Broad legislation to cope with changes wrought by a revolution in communications technology -- including a much smaller role for the federal government in telephone and broadcast regulation -- was proposed yesterday in the Senate.
Following intitial work in drafting a rewrite of the Communications Act of 1934, which has been in progress for two years on the House side, Sen. Ernest F. Hollings (D-S.C.) offered the first comprehensive Senate bill -- and fashioned the proposed rewrite somewhat more modestly than versions that have appeared on the other side of the Capitol.
Declaring that "times are changing," Hollings said yesterday that natural monopolies and economy of scale are words of the past in the business of communication. "Competition and diversity are ideas of the future," he added.
To those ends, the Senate Commerce Communications Subcommittee chairman proposed that American Telophone & Telegraph Co. be permitted to engage in new data communications businesses, that owners of broasdcast stations be provided with licenses that last longer and that commercial broadcasters pay fees of some $80 million a year to use the public's air-waves.
Hollings' legislation is different in several major respects from a House rewrite of the Communications Act introduced last year by Rep. Lionel Van Deerlin (D-Calif.), who heads the House Communications Subcommittee.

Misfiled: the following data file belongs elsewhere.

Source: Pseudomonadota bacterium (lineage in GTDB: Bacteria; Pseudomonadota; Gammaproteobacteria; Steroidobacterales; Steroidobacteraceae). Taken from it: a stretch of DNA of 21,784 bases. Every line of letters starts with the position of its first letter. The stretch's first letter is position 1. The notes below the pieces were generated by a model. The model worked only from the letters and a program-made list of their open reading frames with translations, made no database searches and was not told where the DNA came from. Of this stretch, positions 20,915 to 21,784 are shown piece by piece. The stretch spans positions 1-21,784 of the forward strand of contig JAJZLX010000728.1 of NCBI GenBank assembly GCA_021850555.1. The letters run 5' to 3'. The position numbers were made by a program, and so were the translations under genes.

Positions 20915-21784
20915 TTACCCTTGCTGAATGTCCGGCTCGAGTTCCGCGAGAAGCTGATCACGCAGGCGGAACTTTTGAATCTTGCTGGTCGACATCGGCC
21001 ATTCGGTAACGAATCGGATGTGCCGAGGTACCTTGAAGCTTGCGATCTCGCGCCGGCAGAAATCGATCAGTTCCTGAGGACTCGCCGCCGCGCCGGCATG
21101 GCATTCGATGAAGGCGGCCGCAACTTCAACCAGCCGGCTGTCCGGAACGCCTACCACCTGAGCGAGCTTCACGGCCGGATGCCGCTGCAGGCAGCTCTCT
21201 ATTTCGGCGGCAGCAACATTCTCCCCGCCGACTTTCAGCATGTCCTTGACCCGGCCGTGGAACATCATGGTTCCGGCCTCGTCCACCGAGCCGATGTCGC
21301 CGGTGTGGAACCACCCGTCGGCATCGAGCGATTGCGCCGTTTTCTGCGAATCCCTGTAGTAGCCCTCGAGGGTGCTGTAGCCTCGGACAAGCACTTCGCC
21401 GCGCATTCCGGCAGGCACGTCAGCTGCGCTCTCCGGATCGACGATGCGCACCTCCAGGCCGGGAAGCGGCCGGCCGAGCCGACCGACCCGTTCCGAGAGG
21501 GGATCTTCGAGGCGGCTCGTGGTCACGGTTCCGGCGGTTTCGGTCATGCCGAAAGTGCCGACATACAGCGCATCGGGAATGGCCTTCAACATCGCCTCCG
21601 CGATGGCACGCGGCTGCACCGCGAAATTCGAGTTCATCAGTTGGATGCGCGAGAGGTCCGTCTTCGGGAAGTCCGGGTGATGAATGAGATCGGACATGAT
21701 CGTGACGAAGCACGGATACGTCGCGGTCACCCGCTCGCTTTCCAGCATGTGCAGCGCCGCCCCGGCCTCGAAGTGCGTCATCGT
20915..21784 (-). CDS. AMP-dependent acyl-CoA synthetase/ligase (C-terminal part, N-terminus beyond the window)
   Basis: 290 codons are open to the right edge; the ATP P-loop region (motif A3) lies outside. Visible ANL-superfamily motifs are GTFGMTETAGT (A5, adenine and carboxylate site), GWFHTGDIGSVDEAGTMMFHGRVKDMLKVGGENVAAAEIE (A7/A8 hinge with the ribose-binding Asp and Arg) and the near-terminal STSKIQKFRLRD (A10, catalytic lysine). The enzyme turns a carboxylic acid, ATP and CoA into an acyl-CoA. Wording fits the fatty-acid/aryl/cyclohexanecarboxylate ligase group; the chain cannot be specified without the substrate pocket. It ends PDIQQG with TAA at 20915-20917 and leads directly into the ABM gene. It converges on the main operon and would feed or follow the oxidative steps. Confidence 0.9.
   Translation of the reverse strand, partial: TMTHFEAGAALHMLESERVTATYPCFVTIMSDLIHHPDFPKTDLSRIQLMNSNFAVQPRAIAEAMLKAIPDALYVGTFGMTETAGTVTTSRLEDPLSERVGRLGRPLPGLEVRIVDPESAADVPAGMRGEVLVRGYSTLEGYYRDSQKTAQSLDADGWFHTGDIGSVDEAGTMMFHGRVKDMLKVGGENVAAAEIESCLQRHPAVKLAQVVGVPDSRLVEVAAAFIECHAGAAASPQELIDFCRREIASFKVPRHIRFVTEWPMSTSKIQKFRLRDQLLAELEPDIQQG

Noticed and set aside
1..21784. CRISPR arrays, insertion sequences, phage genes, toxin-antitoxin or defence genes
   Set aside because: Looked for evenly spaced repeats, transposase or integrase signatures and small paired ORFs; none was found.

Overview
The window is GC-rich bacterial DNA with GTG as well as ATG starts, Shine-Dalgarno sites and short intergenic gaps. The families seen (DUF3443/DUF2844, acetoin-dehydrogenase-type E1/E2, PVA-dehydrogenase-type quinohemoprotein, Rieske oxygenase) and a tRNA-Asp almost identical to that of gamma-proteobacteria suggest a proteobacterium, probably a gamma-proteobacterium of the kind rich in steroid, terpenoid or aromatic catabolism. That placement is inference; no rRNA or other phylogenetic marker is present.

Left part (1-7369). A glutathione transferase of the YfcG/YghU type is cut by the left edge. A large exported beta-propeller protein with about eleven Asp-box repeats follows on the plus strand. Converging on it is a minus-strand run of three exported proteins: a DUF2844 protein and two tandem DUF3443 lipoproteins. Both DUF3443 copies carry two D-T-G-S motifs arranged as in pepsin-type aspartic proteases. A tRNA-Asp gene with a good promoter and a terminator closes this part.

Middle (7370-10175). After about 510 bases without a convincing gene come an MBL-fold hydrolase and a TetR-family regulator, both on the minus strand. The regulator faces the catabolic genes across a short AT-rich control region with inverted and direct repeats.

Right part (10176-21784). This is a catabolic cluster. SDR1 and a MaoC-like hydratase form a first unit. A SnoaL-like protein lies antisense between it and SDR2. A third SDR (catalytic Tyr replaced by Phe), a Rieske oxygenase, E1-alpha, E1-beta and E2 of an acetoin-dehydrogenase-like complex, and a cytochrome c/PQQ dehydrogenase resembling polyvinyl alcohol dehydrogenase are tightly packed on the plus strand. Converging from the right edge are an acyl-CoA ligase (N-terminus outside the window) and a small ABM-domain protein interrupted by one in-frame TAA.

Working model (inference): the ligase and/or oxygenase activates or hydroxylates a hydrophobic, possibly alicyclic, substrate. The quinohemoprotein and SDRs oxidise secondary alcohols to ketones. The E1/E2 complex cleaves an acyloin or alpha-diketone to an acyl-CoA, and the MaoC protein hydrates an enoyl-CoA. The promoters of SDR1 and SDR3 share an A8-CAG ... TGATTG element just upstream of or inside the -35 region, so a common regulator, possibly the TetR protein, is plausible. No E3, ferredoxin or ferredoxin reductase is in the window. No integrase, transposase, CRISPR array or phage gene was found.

For example, the earlier House bill also would require commercial broadcasters to pay fees, but the money would be earmarked to underwrite public broadcasting. Van Deerlin's staff is studying the fee proposal and will make a decision soon on whether to incorporate the plan in a rewritten version of the House legislation to be reintroduced later this month with some changes from last year.
Critics say the main problem with the 1934 act -- which gave the Federal Communications Commission its current oversight of interstate telephone service and broadcasting -- is that it does not deal with such modern developments as microwave transmission, cable television and satellites.
Among the Hollings proposals to eliminate federal regulation in these areas, now subject to growing competition compared with the Depression era, are:
Television stations would be given five-year licenses compared with three and radio owners would be granted indefinite licenses subject to an annual audit by the FCC of 5 percent of the approximately 8,700 radio stations.
A two-tier system would be established for the domestic telecommunications business -- one group of companies or subsidiaries in competitive markets with no government regulation, and a second group of firms engaged in businesses which include natural monopolies, for which FCC regulation would be continued.
All long-distance telecommunications service would come under federal regulation, and a 1956 Justice Department consent decree with AT&T would be modified to permit entry into businesses previously barred, with safeguards to prevent market dominance.
A new non-profit management corporation would plan and manage for the U.S. all international communications facilities and would represent this country in international communications agreements, replacing the Communication Satellite Corp.
In cable television, onus of proving harmful competition to local broadcasters would be placed on such commercial broadcasters, and telephone poles would be open to any user for standard fees.